How Do We Know Anything?
Everything we experience in life is filtered through our own minds. How do we truly know if anything exists beyond ourselves?
Before asking the question of whether we should believe in an all-powerful creator, it is worth asking why we believe anything else that we believe.
If starting from a position of radical skepticism (calling into question whether certainty is possible at all), it is worth asking why we think there are other persons in the universe at all.
An individual experiences his own senses, thoughts, and emotions. To navigate those experiences in ways that make the world seem predictable, we learn to slice experience into different pieces, about which we make different predictive assumptions. We treat a tree one way and a river another, and the ways we treat them encode a lot of predictive power. I know that trees are rooted in the ground and rivers freeze when it’s very cold.
To navigate those experiences in ways that make the world seem predictable, we learn to slice experience into different pieces, about which we make different predictive assumptions.
What about people? From infancy, we are trained to interact with the human-seeming parts of experience as though the best theory of them is that their behaviors are the result of an emotional, intellectual, and psychophysical process like our own. We come to understand the behavior of others as the result of thoughts and conversations they have.
However, no matter how successful an individual is at predicting her experience by assuming there are other individuals like her, she can never prove to herself that others exist. In practice, we are so socialized into assuming other individuals exist that we rarely think about this. But the idea of other people with freely-willed actions guided by their own thoughts and emotions is arguably just a useful predictive model that helps an individual make sense of the data of her experience. You see another person, and they seem very angry; you predict that they are likely to shout and throw things. You see they love their child and you predict they will help and protect that child.
Unsplash.com, Alex Motoc
Turning back to the subject of an all-powerful creator of the universe, from this perspective we can see that His existence is neither a fact to prove nor disprove. Instead, consider that the same faculty we possess for understanding people as freely-willing individuals could be applied not only to the people-shaped parts of our world, but also to all of experience combined. It is always an option to choose to take the entirety of the world we perceive and assume that it was deliberately chosen to express the coherent intentions of a personality.
Whether or not this assumption works well as a predictive model for the world as a whole is, in principle, an empirical question. In the same way we can befriend another person and eventually understand how to predict how he would act or what he would want us to do in a given situation, perhaps we can also achieve the same kind of understanding with the creator of the universe. Treating the entirety of what we experience this way has us understand the universe as an intricate set of messages. Does it work to regard our thoughts and actions, on the one hand, and our resulting experiences in the world, on the other, as two sides to a dialogue?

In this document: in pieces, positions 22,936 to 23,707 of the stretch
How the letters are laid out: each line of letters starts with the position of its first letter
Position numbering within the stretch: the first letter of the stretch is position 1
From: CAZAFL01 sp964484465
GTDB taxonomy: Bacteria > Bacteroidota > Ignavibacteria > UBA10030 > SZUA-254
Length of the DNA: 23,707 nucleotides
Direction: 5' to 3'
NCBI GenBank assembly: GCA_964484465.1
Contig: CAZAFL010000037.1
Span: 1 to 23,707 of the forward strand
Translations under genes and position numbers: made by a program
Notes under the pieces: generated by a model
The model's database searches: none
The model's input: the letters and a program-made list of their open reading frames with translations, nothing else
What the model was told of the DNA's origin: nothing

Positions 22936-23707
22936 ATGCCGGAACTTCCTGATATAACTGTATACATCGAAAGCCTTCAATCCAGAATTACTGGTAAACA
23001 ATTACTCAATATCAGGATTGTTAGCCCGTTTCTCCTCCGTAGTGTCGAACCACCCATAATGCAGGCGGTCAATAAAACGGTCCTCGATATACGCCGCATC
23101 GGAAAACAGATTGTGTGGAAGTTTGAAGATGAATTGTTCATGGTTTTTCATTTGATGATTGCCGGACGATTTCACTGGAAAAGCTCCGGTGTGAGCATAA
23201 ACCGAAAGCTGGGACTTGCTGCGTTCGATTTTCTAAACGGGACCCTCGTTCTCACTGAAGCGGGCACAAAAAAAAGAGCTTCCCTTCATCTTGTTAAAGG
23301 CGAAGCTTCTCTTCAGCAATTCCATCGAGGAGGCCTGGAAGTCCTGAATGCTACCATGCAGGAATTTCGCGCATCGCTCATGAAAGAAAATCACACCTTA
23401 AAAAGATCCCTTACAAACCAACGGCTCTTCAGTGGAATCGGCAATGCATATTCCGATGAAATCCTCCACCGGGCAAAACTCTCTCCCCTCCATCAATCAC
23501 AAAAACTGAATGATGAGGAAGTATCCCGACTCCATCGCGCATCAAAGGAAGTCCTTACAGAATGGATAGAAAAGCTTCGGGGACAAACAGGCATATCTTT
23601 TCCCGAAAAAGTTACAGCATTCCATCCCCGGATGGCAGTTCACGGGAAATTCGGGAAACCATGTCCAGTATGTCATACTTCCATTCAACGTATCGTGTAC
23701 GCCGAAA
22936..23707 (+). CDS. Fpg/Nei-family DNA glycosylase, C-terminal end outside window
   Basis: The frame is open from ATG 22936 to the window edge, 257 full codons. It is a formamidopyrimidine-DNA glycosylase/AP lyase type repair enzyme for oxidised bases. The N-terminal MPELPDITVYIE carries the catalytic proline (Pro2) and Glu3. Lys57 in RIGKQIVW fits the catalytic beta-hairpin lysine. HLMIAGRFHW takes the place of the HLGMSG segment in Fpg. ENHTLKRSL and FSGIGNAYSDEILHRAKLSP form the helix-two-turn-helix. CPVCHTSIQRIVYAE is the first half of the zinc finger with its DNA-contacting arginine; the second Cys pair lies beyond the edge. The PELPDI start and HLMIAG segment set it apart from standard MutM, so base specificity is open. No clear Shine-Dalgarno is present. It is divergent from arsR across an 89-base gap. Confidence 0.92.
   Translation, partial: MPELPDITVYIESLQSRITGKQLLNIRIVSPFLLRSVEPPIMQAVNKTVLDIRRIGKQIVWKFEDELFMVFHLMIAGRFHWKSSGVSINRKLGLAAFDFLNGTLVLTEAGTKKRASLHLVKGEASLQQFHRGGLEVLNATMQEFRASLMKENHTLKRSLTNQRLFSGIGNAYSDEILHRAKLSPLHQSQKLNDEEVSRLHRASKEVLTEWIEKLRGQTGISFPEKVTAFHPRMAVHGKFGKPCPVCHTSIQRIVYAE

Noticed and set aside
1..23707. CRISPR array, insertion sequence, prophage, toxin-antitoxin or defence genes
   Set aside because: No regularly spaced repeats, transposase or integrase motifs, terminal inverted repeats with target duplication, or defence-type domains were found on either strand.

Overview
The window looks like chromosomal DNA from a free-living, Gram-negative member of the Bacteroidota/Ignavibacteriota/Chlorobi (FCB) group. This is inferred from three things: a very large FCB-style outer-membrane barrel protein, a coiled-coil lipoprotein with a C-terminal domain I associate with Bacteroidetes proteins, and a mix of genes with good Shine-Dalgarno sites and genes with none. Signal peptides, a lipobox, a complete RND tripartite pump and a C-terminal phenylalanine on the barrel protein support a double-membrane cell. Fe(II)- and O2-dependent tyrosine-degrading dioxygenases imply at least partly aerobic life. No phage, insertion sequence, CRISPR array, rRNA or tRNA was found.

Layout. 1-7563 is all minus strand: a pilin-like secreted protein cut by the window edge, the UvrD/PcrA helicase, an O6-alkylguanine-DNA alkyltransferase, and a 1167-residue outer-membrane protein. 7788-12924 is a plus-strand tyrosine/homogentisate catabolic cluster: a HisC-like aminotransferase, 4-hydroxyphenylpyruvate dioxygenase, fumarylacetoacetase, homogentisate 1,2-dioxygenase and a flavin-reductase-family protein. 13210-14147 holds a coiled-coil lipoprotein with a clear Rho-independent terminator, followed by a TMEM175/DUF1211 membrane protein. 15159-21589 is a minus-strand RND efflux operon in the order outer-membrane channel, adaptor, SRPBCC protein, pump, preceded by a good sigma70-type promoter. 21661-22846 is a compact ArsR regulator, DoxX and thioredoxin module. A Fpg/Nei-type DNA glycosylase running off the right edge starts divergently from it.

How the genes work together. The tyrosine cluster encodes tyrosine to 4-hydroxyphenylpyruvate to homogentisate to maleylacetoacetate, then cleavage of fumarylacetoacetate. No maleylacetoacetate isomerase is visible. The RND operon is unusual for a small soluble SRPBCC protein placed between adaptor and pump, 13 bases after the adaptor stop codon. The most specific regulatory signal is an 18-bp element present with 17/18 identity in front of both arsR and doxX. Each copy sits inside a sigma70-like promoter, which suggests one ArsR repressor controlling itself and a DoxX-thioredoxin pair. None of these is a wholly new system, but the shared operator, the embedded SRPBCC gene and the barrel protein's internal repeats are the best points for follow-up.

It is always an option to choose to take the entirety of the world we perceive and assume that it was deliberately chosen to express the coherent intentions of a personality.
We may disagree about how successful this approach to modeling experience can be. Still, the nature of the disagreement is much different from when it sounded like a disagreement about a fact of existence. Rather than debates about metaphysics, it starts to be more about the experience of an individual and whether such a modeling approach works or not. It must be granted that the task sounds fiendishly difficult. The universe is so manifestly complex that trying to decode a message from it by sheer contemplation could only lead to confusion or insanity.
Thankfully, this is where the Hebrew Bible steps in. From this vantage, we can see that the Bible intends not to be a list of theses to be accepted regardless of the facts. Rather, the text claims to provide the reader with a head start towards understanding what the creator of the world wants from her or from humanity in general. The Torah contains specific claims with definite content that is not so easy to derive from first principles. God does not want human beings to murder each other and does want a particular nation descended from Abraham, Isaac, and Jacob to build a temple in Jerusalem and abstain from eating frogs.
These are real details that could be empirically right or wrong, meaning they could prove to be very useful or very misleading advice for how to predict and make sense of events in the created world. In this light, whether Jew or gentile, we are not commanded to believe something implausible without evidence (as biblical religion is often caricatured). We are invited to get to know God through the world He has made, guided by texts that help us begin to understand what it is that God wants from us and how He promises to express his judgments in that world. How true this guidance turns out to be is best judged by someone who studies it with an open heart and sets his path accordingly, learning more with each step he takes about how to listen closely for the still, quiet voice of transcendent meaning.
Featured Image: Unsplash.com, Marc-Olivier Jodoin